After previously denying the problem, Twitter said Thursday that a small number of Russian-linked accounts tried to influence the 2016 Brexit referendum. The information was disclosed by Nick Pickles, Twitter's UK head of public policy and philanthropy, at a UK House of Commons public hearing held in Washington, DC.
The company discovered that 49 accounts linked to the Internet Research Agency, a known source of Russian misinformation, collectively posted 942 tweets during the referendum campaign, said Pickles. These tweets cumulatively were retweeted 461 times and were liked 637 times, he said.
Representatives for Google, Facebook and Twitter and 11 British politicians convened in DC on Thursday to discuss the issue of fake news during the 2016 Brexit referendum and the 2017 general election.
The public hearing was the first ever House of Commons select committee meeting to be livestreamed from outside the UK. The 11 Members of Parliament who form the Digital, Culture, Media and Sport (DCMS) Committee spent the morning questioning executives from the three companies in turn, focusing mainly on the issue of fake news but also covering topics as wide ranging as diversity in their workforces, the addictive quality of social media and the spread of child abuse imagery.
The growth of fake news on social media platforms was a trending topic throughout 2017, as multiple investigations turned up Russia-linked ads that were circulated in connection with the 2016 US presidential election campaign. Twitter said only last month that Russian propaganda on the platform. British politicians seeking to establish whether similar activity occurred around the Brexit referendum campaign launched their own inquiry. The DC evidence session on Thursday will feed into their conclusion.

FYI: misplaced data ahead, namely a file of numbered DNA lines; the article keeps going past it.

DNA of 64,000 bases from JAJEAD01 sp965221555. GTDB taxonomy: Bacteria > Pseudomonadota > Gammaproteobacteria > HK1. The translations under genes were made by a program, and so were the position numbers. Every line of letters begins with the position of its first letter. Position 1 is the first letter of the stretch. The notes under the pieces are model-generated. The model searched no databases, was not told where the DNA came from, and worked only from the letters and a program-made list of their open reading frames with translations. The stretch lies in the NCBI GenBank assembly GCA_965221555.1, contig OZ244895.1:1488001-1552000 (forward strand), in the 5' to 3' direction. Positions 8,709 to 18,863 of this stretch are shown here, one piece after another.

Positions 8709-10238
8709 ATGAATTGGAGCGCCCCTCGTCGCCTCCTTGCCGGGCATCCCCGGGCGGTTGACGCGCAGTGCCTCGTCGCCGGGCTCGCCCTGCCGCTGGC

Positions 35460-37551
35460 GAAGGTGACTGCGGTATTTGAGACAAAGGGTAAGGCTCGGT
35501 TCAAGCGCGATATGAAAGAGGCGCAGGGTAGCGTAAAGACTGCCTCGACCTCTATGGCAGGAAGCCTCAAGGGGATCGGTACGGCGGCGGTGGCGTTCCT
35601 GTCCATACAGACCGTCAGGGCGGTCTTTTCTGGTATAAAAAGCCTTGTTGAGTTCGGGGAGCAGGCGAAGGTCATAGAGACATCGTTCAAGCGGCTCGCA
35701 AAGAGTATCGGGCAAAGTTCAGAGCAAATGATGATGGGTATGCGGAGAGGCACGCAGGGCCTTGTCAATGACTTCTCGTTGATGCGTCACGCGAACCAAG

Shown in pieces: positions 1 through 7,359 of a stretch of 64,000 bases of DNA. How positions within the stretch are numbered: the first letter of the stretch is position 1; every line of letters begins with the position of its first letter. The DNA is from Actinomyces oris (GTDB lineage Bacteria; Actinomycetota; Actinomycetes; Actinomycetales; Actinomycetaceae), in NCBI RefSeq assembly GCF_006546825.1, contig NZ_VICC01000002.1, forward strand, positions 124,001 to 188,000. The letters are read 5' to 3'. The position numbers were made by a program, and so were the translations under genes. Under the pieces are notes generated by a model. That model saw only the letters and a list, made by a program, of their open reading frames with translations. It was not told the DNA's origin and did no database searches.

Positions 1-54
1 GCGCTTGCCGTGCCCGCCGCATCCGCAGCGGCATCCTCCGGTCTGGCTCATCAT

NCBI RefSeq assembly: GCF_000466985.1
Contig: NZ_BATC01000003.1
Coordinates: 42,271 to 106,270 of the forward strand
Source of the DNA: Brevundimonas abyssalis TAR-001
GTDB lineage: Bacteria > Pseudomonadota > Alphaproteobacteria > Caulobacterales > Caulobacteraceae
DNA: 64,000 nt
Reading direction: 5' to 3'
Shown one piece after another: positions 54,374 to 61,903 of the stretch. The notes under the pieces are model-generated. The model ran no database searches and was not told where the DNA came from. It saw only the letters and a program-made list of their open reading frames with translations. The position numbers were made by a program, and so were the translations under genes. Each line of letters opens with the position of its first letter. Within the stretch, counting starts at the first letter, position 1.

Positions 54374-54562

As part of the inquiry, committee chair Damian Collins asked Facebook and Twitter in late 2017 to conduct investigations into Russia-linked accounts around the referendum. The figures given by Pickles at the hearing were the result of Twitter's investigation. The numbers might seem small, but Twitter had previously denied that any Russia-backed accounts had been posting about Brexit on the platform.
Earlier in the day, Facebook's policy director for the UK, Simon Milner, promised the committee the findings ofby the end of the month. Juniper Downs, global head of public policy for YouTube, said Google hadn't discovered any Russian-backed ads relating to Brexit on its video platform, but that it would also be willing to conduct its own investigation for the committee.
Representatives from all three companies reiterated throughout the day that fake news was bad for their platforms, and denied profiting from it. They said they were committed to fighting it and were using a combination of manual and automated systems to do so.
Monika Bickert, head of global policy management for Facebook, revealed that the company is testing a number of new features to help users identify fake news themselves. These include recommending further articles based on what users are reading so they can fact-check against mainstream news sources, and looking at new ways of incorporating brand logos to help people more easily identify trustworthy news sources.
Facebook is also currently testing using context as a way to inform people about their news source. When people see an article from a news source, they can click on a little icon to see info about the source from across the internet.
The committee is expected to hold several further evidence sessions when it arrives back in the UK, before publishing a final report later in the year.
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